This message is a reply to:
 Message 115 by Dr Adequate, posted 12-12-2011 10:06 PM Dr Adequate has not yet responded

  
designtheorist
Member (Idle past 2771 days)
Posts: 390
From: Irvine, CA, United States
Joined: 09-15-2011


Message 134 of 404 (644394)
12-17-2011 2:04 PM
Reply to: Message 117 by PaulK
12-13-2011 1:33 AM


Re: General relativity and dark energy
Energy interacts with gravity in the same way that mass does. This would refute all your ideas about Dark Energy making the positive energy exceed the negative energy of the gravitational field. Yet you dismiss the idea without offering any rebuttal.

I don't need a rebuttal. Dark energy does not interact with gravity in the same way that mass does. It is patently absurd to state otherwise since the antigravity effects are clear to see.

Firstly that does NOT in any way justify your refusal to even acknowledge the point, You cannot reasonably assume that any feature of General Relativity will be completely negated. In fact the reverse is true - any viable replacement theory will be very close to GR in many ways, so we should expect this feature to remain largely unchanged.

I never said it would be completely negated just as Newtonian physics were not completely negated with the ascendancy of GR.

Secondly, in the Big Bang thread you attacked Hawking precisely BECAUSE he was dealing with some of the modifications required. That is exactly where Hawking's elimination of the singularity came from, another point that you refused to acknowledge because it contradicted your own (unsupported) ideas about his motivation. Make your mind up. Is General Relativity absolutely right so that we must accept the existence of a singularity - or does it need changing so that there may not have been a singularity in the first place ?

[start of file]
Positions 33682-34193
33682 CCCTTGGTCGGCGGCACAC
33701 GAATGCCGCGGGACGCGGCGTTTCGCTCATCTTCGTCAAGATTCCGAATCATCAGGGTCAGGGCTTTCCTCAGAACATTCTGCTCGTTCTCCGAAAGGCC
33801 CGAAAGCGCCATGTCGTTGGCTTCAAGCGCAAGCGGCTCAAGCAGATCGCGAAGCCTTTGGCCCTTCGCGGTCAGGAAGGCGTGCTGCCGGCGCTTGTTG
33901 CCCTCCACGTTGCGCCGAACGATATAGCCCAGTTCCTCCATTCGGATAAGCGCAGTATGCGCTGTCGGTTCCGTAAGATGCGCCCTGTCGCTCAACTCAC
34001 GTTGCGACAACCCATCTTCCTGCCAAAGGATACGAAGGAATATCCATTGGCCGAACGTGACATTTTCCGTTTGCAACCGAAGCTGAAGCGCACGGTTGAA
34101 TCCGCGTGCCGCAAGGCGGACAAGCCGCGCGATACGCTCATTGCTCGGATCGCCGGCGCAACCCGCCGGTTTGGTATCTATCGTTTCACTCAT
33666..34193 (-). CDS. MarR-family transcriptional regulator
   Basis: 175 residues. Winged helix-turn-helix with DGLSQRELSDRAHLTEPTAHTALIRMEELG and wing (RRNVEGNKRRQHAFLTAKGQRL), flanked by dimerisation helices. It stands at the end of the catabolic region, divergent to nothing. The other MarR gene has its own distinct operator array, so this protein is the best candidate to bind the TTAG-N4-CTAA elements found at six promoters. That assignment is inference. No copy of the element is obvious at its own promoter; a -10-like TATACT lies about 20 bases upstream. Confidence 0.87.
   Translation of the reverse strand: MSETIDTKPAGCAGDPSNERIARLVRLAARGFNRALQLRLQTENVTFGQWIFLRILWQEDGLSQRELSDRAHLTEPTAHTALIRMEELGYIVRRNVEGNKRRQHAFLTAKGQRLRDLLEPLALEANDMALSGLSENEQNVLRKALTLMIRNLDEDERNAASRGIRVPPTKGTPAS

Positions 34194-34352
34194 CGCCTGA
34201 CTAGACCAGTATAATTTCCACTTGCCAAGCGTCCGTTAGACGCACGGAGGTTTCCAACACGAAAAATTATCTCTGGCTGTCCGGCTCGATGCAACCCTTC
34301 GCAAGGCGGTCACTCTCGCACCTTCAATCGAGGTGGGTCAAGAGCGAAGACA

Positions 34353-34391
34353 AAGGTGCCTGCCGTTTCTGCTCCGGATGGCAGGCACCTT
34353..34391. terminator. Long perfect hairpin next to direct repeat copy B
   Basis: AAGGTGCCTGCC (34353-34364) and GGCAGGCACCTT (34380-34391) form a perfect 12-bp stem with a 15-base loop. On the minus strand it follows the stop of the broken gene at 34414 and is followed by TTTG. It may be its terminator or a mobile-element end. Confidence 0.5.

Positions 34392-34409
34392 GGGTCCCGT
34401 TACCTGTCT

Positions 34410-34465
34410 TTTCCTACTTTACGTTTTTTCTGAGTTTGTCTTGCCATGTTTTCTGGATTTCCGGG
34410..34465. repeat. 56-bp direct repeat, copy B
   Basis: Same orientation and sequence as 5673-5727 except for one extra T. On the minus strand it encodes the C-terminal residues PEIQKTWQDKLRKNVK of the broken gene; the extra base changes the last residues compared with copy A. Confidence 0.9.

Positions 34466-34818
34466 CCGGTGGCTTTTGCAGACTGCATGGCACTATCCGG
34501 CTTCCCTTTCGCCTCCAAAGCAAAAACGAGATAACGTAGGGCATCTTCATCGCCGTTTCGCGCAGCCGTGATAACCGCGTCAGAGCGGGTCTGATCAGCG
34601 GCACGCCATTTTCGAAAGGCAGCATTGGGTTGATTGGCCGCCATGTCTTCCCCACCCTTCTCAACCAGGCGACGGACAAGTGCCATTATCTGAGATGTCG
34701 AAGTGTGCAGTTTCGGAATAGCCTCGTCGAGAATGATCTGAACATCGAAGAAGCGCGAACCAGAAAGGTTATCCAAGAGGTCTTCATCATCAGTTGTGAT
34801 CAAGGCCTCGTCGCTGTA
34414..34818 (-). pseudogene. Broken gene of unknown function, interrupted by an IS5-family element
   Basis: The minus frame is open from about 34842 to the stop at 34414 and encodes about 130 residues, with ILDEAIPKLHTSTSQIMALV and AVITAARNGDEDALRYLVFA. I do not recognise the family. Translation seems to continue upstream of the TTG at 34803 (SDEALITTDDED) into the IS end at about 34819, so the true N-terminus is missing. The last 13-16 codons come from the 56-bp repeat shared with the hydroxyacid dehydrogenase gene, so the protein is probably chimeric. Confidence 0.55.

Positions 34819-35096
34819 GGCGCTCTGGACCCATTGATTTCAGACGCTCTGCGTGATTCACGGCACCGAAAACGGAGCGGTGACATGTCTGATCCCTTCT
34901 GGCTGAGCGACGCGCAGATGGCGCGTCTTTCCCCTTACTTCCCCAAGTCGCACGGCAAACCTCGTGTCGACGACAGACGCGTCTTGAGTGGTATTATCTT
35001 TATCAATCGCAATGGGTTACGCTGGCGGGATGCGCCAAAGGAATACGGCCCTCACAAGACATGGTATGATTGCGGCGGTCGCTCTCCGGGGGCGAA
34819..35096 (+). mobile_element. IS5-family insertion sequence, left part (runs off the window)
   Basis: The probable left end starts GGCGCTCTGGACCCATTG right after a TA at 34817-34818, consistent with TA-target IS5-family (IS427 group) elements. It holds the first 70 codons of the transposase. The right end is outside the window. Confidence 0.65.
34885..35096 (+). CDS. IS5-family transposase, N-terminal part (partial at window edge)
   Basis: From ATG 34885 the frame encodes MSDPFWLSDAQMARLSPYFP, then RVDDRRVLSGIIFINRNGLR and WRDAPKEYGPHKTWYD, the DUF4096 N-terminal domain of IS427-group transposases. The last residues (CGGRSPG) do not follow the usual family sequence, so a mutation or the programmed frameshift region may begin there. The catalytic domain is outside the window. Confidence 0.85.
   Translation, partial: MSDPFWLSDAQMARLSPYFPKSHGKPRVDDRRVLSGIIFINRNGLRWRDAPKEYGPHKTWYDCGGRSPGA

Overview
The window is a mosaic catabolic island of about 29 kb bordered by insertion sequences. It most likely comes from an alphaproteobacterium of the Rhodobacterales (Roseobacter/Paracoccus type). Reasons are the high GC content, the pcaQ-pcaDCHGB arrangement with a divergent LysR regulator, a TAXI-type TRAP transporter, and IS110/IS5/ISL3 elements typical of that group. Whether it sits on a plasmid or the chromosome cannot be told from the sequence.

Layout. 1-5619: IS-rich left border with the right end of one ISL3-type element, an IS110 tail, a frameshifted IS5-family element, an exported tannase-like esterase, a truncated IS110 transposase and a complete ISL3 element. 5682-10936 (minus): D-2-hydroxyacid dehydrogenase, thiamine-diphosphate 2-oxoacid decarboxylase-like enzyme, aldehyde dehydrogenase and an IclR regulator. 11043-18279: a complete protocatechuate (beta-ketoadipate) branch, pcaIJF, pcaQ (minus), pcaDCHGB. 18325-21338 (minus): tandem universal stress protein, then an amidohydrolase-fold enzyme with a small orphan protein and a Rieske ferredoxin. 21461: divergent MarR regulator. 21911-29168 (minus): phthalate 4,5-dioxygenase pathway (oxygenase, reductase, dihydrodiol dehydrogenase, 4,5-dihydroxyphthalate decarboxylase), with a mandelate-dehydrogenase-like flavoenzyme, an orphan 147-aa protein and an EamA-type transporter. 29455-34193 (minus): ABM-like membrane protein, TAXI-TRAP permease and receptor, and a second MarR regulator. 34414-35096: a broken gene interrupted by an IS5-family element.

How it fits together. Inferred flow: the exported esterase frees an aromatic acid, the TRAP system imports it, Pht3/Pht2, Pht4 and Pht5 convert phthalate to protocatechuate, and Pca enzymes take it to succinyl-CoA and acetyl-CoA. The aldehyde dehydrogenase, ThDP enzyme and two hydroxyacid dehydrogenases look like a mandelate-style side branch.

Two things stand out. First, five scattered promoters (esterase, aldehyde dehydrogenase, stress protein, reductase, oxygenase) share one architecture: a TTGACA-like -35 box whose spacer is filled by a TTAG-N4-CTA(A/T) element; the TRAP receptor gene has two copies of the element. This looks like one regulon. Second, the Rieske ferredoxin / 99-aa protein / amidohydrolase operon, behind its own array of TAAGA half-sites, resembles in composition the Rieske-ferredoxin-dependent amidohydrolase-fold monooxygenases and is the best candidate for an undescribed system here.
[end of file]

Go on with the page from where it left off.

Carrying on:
I disagreed with Hawking. I didn't attack him. (You don't attack a man in man in a wheelchair!) I disagreed because Hawking claimed by getting rid of the singularity he was getting rid of the finite age of the universe. It is untenable viewpoint.


This message is a reply to:
 Message 117 by PaulK, posted 12-13-2011 1:33 AM PaulK has not yet responded

  
NoNukes
Inactive Member


Message 135 of 404 (644396)
12-17-2011 2:11 PM
Reply to: Message 132 by designtheorist
12-17-2011 1:31 PM


Re: A Simple Thought Experiment
Your unsupported claim that kinetic and thermal energy are accounted for is not persuasive. Where's your evidence?

My claim is completely supported by the material I've already provided. Kinetic energy, and thermal energy which is essentially the kinetic energy of particles, are accounted for in the energy momentum tensor. In fact, any form of energy that has a mass equivalent, as well as momentum, pressure, and shear, are all accounted for in Tab. I'm sure that at least three of us have explained that to you in various amounts of detail. You have presented zero evidence or argument in rebuttal.

I am convinced the effect of dark energy on the gravitational field has to be quantified.

I know that you are not convinced. You are unwilling to take on the effort of learning the theory that you denigrate. I can, however, point out why you shouldn't be taken seriously. You know doodly point squat about the topic in question.

Your method of accounting for dark energy is completely dependent on a belief that energy has no gravitational effect. And we know that principle is wrong. We also know that the effect of dark matter is not merely to add a positive effect that proportionately cancels the gravitational effect of gravity, because over huge scales, gravity does bind objects together. Dark energy only overwhelms gravity over super cosmic scales.

Edited by NoNukes, : Add additional information re dark matter.


This message is a reply to:
 Message 132 by designtheorist, posted 12-17-2011 1:31 PM designtheorist has not yet responded

  
Newer Topic | Older Topic
Jump to:


Copyright 2001-2018 by EvC Forum, All Rights Reserved

™ Version 4.0 Beta
Innovative software from Qwixotic © 2021